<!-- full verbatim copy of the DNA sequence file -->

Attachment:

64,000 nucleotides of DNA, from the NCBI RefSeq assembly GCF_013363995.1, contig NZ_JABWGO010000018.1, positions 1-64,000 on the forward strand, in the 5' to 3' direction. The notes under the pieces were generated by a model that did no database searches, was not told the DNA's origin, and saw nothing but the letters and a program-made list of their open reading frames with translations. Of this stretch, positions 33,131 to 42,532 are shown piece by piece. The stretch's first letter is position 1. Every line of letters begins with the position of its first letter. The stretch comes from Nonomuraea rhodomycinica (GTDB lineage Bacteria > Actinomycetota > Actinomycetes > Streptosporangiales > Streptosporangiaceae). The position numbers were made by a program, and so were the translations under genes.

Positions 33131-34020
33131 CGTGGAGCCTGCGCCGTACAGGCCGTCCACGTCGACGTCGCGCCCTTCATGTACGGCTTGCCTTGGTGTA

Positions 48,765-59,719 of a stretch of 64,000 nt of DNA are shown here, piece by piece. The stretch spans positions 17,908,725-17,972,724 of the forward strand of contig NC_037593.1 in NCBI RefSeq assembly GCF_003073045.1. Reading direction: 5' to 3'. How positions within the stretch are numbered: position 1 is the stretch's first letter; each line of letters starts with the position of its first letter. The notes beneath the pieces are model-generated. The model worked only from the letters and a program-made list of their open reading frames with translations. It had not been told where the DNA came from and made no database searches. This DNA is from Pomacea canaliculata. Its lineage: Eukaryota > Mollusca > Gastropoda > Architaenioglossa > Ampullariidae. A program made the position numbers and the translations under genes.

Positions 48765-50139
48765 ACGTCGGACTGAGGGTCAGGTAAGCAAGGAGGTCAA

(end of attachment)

64,000 nucleotides of DNA, from the NCBI RefSeq assembly GCF_013363995.1, contig NZ_JABWGO010000018.1, positions 1-64,000 on the forward strand, in the 5' to 3' direction. The notes under the pieces were generated by a model that did no database searches, was not told the DNA's origin, and saw nothing but the letters and a program-made list of their open reading frames with translations. Of this stretch, positions 33,131 to 42,532 are shown piece by piece. The stretch's first letter is position 1. Every line of letters begins with the position of its first letter. The stretch comes from Nonomuraea rhodomycinica (GTDB lineage Bacteria > Actinomycetota > Actinomycetes > Streptosporangiales > Streptosporangiaceae). The position numbers were made by a program, and so were the translations under genes.

Positions 33131-34020
33131 CGTGGAGCCTGCGCCGTACAGGCCGTCCACGTCGACGTCGCGCCCTTCATGTACGGCTTGCCTTGGTGTA

Positions 48,765-59,719 of a stretch of 64,000 nt of DNA are shown here, piece by piece. The stretch spans positions 17,908,725-17,972,724 of the forward strand of contig NC_037593.1 in NCBI RefSeq assembly GCF_003073045.1. Reading direction: 5' to 3'. How positions within the stretch are numbered: position 1 is the stretch's first letter; each line of letters starts with the position of its first letter. The notes beneath the pieces are model-generated. The model worked only from the letters and a program-made list of their open reading frames with translations. It had not been told where the DNA came from and made no database searches. This DNA is from Pomacea canaliculata. Its lineage: Eukaryota > Mollusca > Gastropoda > Architaenioglossa > Ampullariidae. A program made the position numbers and the translations under genes.

Positions 48765-50139
48765 ACGTCGGACTGAGGGTCAGGTAAGCAAGGAGGTCAA